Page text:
Our family dog, Rocket, has been a part of the Turner crew for ten years now. We’ve taken him on family vacations around the region, sailing at Lake Gaston, and on countless walks around the neighborhood.
We’d noticed recently that he was slowing down but some of that is to be expected for a dog that’s around 13 years old. He used to bound up and down stairs but now took his time. His hind legs appeared much weaker than his front legs. He sometimes stumbled, dragging his rear paw. We chalked that up to old age.
But then several weeks ago we noticed a occasional small drop of blood in his drool. A trip to the vet indicated a mass was growing on the back of his tongue, too far back (and attached to an uncooperative dog) for the vet to properly examine it. We were sent home with antibiotics in the off chance that our boneheaded dog had simply eaten something that scratched his tongue and created an infection.
As the weeks passed, the antibiotics did nothing to stem the blood. This blood became more common and frequent, soon erupting into full-scale bleeding. A trip back to the vet became a bloody mess when a vet tech offered Rocket a treat. After he gleefully accepted it, Rocket’s mouth became a bloody mess, thoroughly coating the exam room. We scheduled him for a real exam.
The next five days were dark days indeed. Worn out from the constant bleeding, Rocket became still and depressed. He showed no interest in his walks and at a meal he actually left food in his dish for the first time ever. Kelly and I steeled ourselves and our kids for the possibility that Rocket would not be with us much longer.
The following week, Rocket was examined under sedative and the vet confirmed our fear: the growth was too far along to successfully remove. A chest X-ray showed no cancer in his lungs, however. Fortunately, in the day or two before his exam he had perked up considerably.
Thus it seems we may be facing a bittersweet future where the cancer won’t take Rocket’s life any time soon but those weeks or months will be bloody and likely painful for him. Our downstairs floor is covered in old towels to accommodate his bleeding as best we can, while he spends his nights secured in his crate.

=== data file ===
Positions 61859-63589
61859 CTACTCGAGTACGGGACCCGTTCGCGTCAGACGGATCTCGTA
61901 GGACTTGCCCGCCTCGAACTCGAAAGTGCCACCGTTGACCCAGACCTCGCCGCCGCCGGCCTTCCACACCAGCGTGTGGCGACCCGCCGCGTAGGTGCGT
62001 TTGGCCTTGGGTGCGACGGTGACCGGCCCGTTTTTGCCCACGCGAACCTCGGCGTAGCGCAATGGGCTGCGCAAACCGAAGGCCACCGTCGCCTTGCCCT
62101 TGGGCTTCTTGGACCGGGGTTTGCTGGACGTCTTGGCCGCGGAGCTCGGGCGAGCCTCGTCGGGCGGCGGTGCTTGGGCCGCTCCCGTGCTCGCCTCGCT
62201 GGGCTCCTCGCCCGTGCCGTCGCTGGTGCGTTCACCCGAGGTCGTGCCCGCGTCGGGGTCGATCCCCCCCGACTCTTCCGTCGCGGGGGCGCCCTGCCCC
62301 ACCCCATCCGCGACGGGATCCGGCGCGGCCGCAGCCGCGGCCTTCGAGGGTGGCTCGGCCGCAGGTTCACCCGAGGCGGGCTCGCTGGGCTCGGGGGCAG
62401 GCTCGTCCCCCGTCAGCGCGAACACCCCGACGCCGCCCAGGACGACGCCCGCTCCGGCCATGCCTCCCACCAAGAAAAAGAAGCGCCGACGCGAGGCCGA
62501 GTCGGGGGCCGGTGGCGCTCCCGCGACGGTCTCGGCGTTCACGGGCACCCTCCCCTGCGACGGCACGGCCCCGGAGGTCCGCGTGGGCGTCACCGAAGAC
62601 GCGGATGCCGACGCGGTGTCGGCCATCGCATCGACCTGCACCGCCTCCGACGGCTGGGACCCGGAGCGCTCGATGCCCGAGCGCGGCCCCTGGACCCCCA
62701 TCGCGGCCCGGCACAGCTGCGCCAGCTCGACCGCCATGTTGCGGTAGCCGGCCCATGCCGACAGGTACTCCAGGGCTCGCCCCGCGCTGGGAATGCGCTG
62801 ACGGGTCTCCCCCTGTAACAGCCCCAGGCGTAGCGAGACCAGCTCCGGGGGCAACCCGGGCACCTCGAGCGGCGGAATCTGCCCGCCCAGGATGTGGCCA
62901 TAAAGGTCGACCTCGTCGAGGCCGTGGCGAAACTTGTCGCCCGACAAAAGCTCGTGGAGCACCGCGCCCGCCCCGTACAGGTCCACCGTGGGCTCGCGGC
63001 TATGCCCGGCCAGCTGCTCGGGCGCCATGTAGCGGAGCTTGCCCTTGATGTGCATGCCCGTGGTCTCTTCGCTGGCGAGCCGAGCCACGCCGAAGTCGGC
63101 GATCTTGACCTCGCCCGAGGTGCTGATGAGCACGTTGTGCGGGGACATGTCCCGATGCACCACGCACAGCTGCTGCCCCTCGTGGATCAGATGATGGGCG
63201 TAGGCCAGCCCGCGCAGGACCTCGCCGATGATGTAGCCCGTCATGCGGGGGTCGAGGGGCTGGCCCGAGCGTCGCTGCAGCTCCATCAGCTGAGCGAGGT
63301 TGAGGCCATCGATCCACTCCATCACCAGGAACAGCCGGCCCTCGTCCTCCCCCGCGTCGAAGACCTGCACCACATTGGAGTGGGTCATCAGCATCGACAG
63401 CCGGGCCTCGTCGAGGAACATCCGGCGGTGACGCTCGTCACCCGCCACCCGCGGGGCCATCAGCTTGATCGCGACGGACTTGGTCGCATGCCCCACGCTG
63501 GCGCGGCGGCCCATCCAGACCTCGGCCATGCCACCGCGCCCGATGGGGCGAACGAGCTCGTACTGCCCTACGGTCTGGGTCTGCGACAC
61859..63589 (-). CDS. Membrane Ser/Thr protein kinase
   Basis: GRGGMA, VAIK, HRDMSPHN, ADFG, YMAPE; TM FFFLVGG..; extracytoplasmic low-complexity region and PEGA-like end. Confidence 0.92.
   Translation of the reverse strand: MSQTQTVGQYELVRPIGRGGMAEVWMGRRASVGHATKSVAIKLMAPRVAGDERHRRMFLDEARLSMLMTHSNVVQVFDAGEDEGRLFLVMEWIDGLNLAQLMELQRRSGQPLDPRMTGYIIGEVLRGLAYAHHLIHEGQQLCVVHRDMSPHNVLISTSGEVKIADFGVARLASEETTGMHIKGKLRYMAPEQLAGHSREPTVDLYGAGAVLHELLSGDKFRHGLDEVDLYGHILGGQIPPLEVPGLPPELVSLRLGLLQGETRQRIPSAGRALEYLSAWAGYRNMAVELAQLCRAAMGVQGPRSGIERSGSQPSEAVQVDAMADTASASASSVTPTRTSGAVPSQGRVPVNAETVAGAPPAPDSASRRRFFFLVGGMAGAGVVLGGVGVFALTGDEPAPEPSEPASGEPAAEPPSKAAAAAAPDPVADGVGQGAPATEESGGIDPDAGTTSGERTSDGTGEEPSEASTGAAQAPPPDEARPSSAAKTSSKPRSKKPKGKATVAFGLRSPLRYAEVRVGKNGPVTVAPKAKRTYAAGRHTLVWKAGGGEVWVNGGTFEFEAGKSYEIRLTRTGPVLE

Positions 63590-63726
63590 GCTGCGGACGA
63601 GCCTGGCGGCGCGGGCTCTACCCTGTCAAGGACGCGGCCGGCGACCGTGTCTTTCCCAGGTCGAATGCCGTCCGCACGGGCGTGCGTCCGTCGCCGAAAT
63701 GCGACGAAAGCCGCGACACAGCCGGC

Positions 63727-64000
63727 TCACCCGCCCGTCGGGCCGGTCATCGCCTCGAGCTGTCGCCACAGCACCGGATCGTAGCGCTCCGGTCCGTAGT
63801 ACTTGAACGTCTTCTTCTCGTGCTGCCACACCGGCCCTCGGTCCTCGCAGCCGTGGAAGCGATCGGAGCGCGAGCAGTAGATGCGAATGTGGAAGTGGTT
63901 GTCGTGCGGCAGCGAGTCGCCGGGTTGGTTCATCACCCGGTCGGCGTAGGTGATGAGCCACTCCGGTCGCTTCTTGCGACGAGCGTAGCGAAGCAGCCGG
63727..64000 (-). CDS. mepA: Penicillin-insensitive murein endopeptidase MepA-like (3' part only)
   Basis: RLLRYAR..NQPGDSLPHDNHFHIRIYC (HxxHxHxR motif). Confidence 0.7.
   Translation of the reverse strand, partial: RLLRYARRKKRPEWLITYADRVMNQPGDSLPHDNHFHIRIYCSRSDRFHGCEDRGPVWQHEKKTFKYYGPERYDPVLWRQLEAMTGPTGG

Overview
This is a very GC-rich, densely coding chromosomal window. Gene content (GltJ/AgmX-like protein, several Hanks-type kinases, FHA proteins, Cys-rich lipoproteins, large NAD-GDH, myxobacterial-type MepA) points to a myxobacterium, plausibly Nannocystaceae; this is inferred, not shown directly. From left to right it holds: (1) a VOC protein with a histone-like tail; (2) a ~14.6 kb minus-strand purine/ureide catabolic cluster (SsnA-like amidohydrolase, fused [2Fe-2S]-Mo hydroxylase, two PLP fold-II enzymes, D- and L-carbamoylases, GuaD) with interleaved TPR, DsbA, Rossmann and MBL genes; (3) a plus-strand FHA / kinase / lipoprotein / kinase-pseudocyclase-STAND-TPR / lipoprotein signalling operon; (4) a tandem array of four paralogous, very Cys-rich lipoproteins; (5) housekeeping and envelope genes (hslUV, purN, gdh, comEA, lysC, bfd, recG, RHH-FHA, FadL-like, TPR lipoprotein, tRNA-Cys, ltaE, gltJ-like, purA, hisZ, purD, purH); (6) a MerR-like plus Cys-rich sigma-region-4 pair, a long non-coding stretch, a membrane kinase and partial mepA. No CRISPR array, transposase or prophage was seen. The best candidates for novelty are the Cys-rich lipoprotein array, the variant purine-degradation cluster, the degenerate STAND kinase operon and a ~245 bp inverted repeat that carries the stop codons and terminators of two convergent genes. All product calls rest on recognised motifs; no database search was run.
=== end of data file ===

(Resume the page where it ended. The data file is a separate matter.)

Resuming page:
The growths found in a dog’s mouth may be identical in outward appearance. However, the severity of the harm they can do will depend on the type of tumor. Further investigation is paramount in order to assure a return to full health for your dog. Causes for a growth may be:
- Older, male dogs are diagnosed with oral cancer more so than younger canines, or their female counterparts
- Dogs with dark pigmented mucosa are more often diagnosed with cancerous growths
- Periodontal disease can lead to a noncancerous lump
- A damaged salivary gland may prompt the development of a growth
Since before he joined our family, Rocket has had a multi-colored tongue, with a large dark streak on his otherwise pink tongue. I’ve always though this was a cute quirk of our dog, perhaps a bit of Chow mixed into his Lab heritage, but it may have been evidence all along that he was susceptible to cancer.
Now we watch and wait, keeping him comfortable, relatively exercised, and as pain-free as possible while we manage the mess his damaged tongue is making and we await his ultimate fate. At least his spirits are high. As long as he continues to seem happy we will follow his lead and do what we need to do.
No matter what your species, growing old sucks.